Heads of states, government ministers, civil society, and business leaders across Africa in a meeting in Kigali Rwanda mid September resolved to use the flourishing urban food markets as a launchpad for growing the continent’s agricultural investments into stable businesses.
Speaking in front of about 10,400 delegates who attended the 10th edition of the annual African Green Revolution Forum (AGRF), President of the Republic of Rwanda Paul Kagame noted that urban centres are coming up so fast in many parts of the continent hence a need to find a way of boosting agricultural practices.
“Increasingly, African consumers live in cities. Our continent has the world’s fastest rates of urbanization and will continue to do so, for decades to come. The quality of that urbanization depends, in large part, on ensuring solid linkages between urban food markets and Africa’s rural producers”, President Kagame noted.
He noted that despite COVID-19 pandemic effects, Africa as a continent must stay course and ensure that better collaborations are made on fiscal space. His sentiments were also echoed by Hailemariam Dessalegn the Former Prime Minister of Ethiopia.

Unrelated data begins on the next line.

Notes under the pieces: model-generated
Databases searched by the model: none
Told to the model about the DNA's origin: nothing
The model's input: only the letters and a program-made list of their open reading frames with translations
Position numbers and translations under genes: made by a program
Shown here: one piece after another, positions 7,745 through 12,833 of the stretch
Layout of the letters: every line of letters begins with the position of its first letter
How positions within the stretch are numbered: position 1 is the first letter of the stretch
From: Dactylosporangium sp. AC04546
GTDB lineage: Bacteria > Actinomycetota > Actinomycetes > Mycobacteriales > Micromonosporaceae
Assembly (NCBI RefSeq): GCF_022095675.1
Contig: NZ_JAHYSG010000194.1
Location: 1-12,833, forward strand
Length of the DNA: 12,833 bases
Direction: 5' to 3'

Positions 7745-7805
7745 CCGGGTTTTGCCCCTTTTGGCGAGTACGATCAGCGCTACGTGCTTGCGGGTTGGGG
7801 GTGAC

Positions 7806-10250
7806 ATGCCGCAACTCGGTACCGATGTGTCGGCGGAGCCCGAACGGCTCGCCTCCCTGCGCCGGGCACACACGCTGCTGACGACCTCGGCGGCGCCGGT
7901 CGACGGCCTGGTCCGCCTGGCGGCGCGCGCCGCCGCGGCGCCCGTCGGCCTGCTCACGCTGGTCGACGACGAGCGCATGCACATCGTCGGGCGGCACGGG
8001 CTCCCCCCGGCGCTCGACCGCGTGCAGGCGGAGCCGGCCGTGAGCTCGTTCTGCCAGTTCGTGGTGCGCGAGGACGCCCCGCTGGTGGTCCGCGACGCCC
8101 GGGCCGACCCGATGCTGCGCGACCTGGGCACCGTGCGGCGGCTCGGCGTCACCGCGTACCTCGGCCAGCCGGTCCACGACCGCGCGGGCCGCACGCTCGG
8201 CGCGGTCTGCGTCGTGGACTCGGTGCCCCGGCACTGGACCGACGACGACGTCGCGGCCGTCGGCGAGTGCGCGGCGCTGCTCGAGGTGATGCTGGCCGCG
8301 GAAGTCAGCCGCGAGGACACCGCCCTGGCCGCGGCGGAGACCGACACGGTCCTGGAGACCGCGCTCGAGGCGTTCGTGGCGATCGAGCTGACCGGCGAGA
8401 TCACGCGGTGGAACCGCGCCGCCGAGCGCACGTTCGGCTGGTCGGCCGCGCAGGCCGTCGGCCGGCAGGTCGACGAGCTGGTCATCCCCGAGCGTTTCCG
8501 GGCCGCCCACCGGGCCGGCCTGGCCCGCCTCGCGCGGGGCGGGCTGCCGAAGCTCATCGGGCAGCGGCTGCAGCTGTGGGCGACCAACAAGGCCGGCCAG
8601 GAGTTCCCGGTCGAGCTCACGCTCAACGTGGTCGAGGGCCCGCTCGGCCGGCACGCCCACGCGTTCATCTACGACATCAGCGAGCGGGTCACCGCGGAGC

The four-day summit saw delegates explore innovative ways to streamline the continent’s agricultural value chains. Agri-preneurs, youth entrepreneurs and business leaders showcased innovative models, ready for investment and scaling, while scientists, researchers and thought leaders demonstrated ways in which policy amendments and innovative technology could lead to stronger agricultural value chains.
The much celebrated Agribusiness Deal Room also saw around 208 businesses, 55 financial investors, 20 business development service providers and 54 anchor buyers engage while over 1,000 investment and partnership meetings took place.
Deliberations at the forum made it clear that coordinated efforts between players in the public and private sector actors can unlock the potential of Africa’s agricultural endeavors, leading to food sufficiency for all.
The meeting also saw the launch of the 2020 Africa Agricultural Status Report, Feeding Africa’s Cities, which assesses the opportunities, challenges and policies required to enable African farmers and agribusinesses serve the rapidly growing urban food markets.